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Shane Glackin at the Biological Interest Group – Monday 23rd May, 2-3pm, Byrne House

May 17, 2016 Leave a comment

Dear all,

You are invited to the next meeting of the Biological Interest Group. It will take place this coming Monday 23rd of May. The meeting will be held in the seminar room at Byrne House, from 2-3pm. Participants can bring food and drinks if they wish.

Next week we are very pleased to receive the visit of Shane Glackin, from Exeter, discussing his paper “Rule-following and the Evolution of Public Language”. Shane kindly sent us a short description of the paper and how we might help:

“I gave a much earlier version of this paper at a Department seminar some time ago; apologies to anybody it seems overly familiar to. I had originally intended to present something else here, but it isn’t anywhere near ready.

To cut a long story short, I’m having trouble with journal referees. It keeps getting split reports, where one referee recommends acceptance, and the other rejection. The grounds for rejection have ranged from the hilariously vituperative (“as stupid as it is offensive”; the combination of anonymity and Chomskyans’ feverish defense of the Dear Leader doesn’t make for terribly pleasant reading) to the more reasonable. The big sticking point at present seems to be the amount of expository work the paper goes through. There’s a lot (occasionally, the same referee who complains will also ask for more…), but my feeling is that that is necessary; the paper brings together at least three different literatures, and few potential readers will be familiar with them all. Even with it all there, not really understanding the dialectical situation has been evident in a few reviewers’ comments. So that’s one thing feedback would be really helpful on; is it all necessary, and if not what might profitably be cut? And the other which arises from this; *is* the background, dialectical situation, etc. easy enough to follow?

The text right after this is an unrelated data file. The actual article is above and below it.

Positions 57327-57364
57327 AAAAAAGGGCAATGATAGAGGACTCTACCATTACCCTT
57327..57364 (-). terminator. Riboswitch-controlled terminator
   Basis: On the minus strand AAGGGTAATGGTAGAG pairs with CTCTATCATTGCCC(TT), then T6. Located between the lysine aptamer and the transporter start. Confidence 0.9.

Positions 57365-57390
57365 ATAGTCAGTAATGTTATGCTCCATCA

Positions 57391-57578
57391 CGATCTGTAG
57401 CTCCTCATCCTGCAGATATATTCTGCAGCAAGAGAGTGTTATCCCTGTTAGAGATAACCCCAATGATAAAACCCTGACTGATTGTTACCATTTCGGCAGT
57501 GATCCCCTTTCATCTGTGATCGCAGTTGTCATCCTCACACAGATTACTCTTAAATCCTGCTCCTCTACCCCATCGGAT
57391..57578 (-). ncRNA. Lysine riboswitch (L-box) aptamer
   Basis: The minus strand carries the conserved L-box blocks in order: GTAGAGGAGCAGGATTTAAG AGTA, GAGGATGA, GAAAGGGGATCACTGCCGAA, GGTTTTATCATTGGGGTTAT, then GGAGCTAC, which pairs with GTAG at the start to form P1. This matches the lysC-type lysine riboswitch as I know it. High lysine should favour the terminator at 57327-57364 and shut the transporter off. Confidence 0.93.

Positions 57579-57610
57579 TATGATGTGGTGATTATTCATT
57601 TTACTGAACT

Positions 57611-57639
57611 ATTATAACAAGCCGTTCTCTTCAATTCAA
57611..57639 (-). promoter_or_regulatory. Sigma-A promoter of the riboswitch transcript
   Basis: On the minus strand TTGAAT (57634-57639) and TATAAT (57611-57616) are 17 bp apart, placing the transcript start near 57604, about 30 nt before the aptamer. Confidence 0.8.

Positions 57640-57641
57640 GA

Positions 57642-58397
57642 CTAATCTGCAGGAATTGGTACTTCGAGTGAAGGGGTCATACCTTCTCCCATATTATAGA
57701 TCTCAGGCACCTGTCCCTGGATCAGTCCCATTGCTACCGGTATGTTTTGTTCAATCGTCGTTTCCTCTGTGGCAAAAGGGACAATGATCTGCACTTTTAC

The paper is also pretty long, which limits the number of journals available to it. So again, ideas on what might be taken out (and what should not) would be helpful.”

Please contact Thomas Bonnin (tb391 [at] exeter.ac.uk) if you wish to join the group or for any other information.

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Tom Roberts and Giovanna Colombetti at the Biological Interest Group – Monday 9th May, 2-3pm, Byrne House

May 17, 2016 Leave a comment

Dear all,

You are invited to the next meeting of the Biological Interest Group. It will take place this coming Monday 9th of May. The meeting will be held in the seminar room at Byrne House, from 2-3pm. Participants can bring food and drinks if they wish.

Next week we are very pleased to receive the visit of Tom Roberts and Giovanna Colombetti, from Exeter, discussing their paper “Affecting Perceptual Experience”. The authors kindly sent us a short description of the paper and how we might help:

“This short paper is a work in progress in which we discuss the question of whether, and how, an individual’s affective states – including her emotions and moods – can help to determine how she perceptually experiences the world around her. Drawing on an ecological approach to perception, according to which living agents perceive their surroundings in terms of the opportunities for action that it affords them, we argue that there are cases in which a subject’s affective condition can influence perceptual experience in a deep and non-trivial way. There are cases in which a person’s affective condition is strongly associated with a particular profile of embodied characteristics (such as tensed muscles, increased heart-rate, and postural changes). These features alter what she is able to do within her environment, and so transform the opportunities for action she perceives her surroundings as affording.

We would be especially interested to hear what the group thinks about our examples (and to gather more suggestions!), and to receive general advice on how to improve the paper. This version has a few sections taken out, as we haven’t settled on the scope and structure of the final piece, and we’d be very happy to discuss the overall construction of the paper.”

Please contact Thomas Bonnin (tb391 [at] exeter.ac.uk) if you wish to join the group or for any other information.

Categories: Uncategorized